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FMCSA study outlines opportunities for veterans
Posted By rob On November 11, 2013 @ 9:47 am In Bus News,News,Recent Updates | Comments Disabled
WASHINGTON – A new study released today by the U.S. Department of Transportation’s Federal Motor Carrier Safety Administration (FMCSA) recommended a series of regulatory changes to further ease the transition of military personnel and veterans into much-needed civilian jobs driving commercial motor vehicles. In releasing the study, FMCSA also announced plans to implement the changes as soon as possible.
“Our military men and women make tremendous sacrifices in service to our nation, and helping veterans transition to the civilian workforce when they come home is just one way to show our gratitude,” said U.S. Transportation Secretary Anthony Foxx. “Today’s report builds on the work FMCSA has already accomplished on behalf of our veterans and outlines opportunities to help even more qualify for jobs based on the skills and training they receive in the armed forces.”
The study, which was directed by Congress in the Moving Ahead for Progress in the 21 Century Act (MAP-21) one year ago, analyzed training, testing and licensing similarities and differences between military and civilian commercial driver’s license (CDL) requirements. A number of federal and state regulatory changes were identified that would not adversely impact safety but would allow returning U.S. military personnel possessing extensive training and experience operating trucks, buses and other heavy equipment to more easily and conveniently receive a state-issued CDL.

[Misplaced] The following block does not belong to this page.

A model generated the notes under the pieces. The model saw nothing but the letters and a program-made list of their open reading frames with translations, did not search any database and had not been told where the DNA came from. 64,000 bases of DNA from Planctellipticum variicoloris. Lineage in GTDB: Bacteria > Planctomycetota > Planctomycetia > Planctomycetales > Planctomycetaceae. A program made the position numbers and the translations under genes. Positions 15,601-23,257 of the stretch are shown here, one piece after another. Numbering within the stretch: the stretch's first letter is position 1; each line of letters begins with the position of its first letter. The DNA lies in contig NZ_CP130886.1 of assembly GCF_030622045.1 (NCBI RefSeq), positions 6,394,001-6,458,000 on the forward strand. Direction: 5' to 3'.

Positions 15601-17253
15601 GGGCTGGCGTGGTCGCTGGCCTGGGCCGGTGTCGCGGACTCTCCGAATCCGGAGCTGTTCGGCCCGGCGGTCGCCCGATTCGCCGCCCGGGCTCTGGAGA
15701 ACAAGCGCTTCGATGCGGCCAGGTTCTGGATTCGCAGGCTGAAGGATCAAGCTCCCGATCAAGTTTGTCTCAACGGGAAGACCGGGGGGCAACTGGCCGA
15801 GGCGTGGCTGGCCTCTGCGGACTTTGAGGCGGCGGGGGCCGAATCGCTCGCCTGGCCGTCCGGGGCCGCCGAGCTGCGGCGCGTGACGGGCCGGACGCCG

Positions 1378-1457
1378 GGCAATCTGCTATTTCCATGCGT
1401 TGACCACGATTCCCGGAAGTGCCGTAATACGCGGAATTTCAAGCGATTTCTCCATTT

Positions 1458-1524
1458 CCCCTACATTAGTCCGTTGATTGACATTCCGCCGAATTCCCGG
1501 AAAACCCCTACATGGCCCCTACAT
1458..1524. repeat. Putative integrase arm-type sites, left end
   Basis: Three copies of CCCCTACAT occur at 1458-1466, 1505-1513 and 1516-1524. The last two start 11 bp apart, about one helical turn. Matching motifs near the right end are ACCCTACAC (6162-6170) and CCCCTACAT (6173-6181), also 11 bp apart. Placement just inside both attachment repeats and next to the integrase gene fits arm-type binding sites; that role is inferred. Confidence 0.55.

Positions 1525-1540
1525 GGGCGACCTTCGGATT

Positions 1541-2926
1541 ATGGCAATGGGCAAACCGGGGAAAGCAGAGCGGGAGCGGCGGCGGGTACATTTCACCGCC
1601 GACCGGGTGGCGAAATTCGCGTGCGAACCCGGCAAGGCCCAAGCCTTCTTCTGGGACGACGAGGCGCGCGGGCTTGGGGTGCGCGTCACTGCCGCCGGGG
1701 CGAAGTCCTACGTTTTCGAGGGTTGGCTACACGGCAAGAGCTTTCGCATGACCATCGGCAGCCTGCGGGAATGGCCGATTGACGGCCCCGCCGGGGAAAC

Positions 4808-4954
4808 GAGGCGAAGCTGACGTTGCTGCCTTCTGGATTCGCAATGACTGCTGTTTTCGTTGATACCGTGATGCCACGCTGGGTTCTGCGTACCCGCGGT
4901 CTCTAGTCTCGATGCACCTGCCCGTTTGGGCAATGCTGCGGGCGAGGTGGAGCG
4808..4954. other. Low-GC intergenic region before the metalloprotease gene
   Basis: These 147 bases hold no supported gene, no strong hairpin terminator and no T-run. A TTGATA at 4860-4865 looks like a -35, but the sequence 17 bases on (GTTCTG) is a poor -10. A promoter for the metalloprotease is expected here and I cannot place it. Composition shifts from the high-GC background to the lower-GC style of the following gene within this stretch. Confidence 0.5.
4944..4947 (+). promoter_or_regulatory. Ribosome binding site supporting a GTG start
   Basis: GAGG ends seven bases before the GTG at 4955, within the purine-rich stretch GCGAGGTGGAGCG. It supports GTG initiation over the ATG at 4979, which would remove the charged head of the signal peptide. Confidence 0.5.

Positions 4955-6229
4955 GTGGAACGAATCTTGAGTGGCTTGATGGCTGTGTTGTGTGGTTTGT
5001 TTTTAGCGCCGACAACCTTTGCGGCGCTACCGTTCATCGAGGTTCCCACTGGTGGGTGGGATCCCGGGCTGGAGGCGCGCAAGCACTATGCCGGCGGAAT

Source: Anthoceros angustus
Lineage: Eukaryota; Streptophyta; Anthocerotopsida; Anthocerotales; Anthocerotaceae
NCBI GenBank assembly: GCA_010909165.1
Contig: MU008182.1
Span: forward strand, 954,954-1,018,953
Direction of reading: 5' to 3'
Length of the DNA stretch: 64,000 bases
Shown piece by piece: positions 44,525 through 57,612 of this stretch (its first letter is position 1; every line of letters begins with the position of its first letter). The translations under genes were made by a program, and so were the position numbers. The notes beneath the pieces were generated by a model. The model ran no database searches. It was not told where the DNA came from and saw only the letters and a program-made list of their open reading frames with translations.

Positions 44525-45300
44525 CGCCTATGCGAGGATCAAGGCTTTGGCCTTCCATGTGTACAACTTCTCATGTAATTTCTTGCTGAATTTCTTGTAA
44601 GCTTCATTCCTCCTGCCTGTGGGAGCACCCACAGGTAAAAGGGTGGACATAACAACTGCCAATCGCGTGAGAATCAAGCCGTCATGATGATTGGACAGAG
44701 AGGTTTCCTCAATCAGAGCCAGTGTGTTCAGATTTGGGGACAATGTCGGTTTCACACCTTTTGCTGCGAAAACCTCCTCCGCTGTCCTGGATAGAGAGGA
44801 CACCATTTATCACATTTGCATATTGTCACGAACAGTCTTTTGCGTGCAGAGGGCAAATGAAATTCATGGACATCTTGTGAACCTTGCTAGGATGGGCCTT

The opportunities outlined in the report require formal rulemaking action, which FMCSA will initiate this year. The proposed changes include:
“The demand for truck drivers will continue to rise in the coming years, so we are taking action to remove the obstacles that prevent military veterans from finding employment in the industry,” said Federal Motor Carrier Safety Administrator Anne S. Ferro. “The men and women who serve in uniform commit their lives to protecting our country — in many cases by operating heavy vehicles — and there are no better credentials for becoming a safe truck or bus driver.”
FMCSA will continue to explore other ways to ease the transition from military occupations to jobs requiring CDLs, including waiving the requirements for pre-employment drug testing for recently discharged military personnel based on their recent participation in random drug testing programs run by the military.
In August, FMCSA announced almost $1 million in grants to six colleges to help increase enrollment in commercial motor vehicle training programs, making it easier for veterans and their spouses to obtain CDLs and find transportation jobs. These grants are in addition to similar funding awards made by FMCSA two years ago.
The agency also granted a petition from Virginia in May to allow their military bases to be certified as third-party testers of military personnel for CDL knowledge and skills tests. New Mexico and Wisconsin are preparing to follow suit.
From 2010 to 2020, the need for heavy-vehicle drivers is expected to grow by more than 17 percent — faster than the national average for other occupations. Jobs as city, tour and school bus drivers, as well as light truck or delivery services drivers, are expected to continue growing at the national average.
A copy of the study is available here.
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